Depp is a huge star now, and with Rob Marshall on board to direct (they just did the fourth Pirates of the Caribbean film together), it looks like this will definitely get produced. Depp hasn’t made many popular films which see him as a conventional romantic leading man, so it will be intriguing to see if he can become part of a domestic detective duo, or if the tone will be altered to suit his more eccentric charms … we shall see.

In the meantime, the Powell and Loy versions are all out on DVD and always worth a look, especially the first four which were all made by the teams of writers Albert Hackett and Frances Goodrich, director WS Van Dyke and producer Hunt Stromberg. A witty trailer for the first of the series, trading on Powell’s previous success as Philo Vance, can be found here:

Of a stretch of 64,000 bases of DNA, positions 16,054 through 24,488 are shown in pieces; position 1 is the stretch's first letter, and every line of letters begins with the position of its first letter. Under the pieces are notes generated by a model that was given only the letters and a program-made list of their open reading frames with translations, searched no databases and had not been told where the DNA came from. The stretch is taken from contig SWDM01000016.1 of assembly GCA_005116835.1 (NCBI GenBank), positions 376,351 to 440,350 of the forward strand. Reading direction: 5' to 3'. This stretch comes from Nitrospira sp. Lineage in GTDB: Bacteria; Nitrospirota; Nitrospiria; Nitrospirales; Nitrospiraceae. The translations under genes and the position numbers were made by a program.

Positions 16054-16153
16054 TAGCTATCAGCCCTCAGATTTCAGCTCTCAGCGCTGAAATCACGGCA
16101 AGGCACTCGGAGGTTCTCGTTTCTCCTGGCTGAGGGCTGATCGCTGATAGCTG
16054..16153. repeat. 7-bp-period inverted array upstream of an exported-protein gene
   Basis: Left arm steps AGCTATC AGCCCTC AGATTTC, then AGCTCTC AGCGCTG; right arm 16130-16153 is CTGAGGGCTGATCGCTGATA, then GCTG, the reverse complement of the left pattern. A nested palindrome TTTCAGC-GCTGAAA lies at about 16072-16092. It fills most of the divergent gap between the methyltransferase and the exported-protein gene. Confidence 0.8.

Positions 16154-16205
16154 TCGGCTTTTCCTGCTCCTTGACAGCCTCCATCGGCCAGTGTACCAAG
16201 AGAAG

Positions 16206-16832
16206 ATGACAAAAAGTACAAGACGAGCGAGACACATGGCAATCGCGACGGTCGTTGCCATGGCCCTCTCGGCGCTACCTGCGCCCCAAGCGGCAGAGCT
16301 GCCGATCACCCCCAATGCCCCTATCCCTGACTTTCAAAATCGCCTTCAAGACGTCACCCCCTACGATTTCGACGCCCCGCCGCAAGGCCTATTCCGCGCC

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30 Responses to Johnny Depp’s “Thin Man” remake

  1. Yvette says:

    Something tells me this will be good. Of course it all depends on who will play Nora. Hopefully not Katheryn Heigl or one of the other starlet clones. I read that Depp wanted Rachel Weisz (a great choice) but that she was unavailable due to scheduling.

    • Hi Yvette – I have a fairly high tolerance for remakes, especially if they are really good like OCEAN’S ELEVEN for instance – but the interplay between the leads is crucial – I mean, really, who cares whodunit? What about Tina Fey – too brainy?

      • Yvette says:

        Oh talk about great minds, Rick. I too had thought of Tina Fey and posted about her when I initially talked about the remake a while back. I think she would be GREAT!

      • Patti says:

        No not to brainy Phyllis Kirk was very brainy and she was the best Nora ever

        • Hi Patti – I’m definitely a Myrna Loy man myself.

          • Patti says:

            Hi I totally respect that they were two different women and two different Nora’s.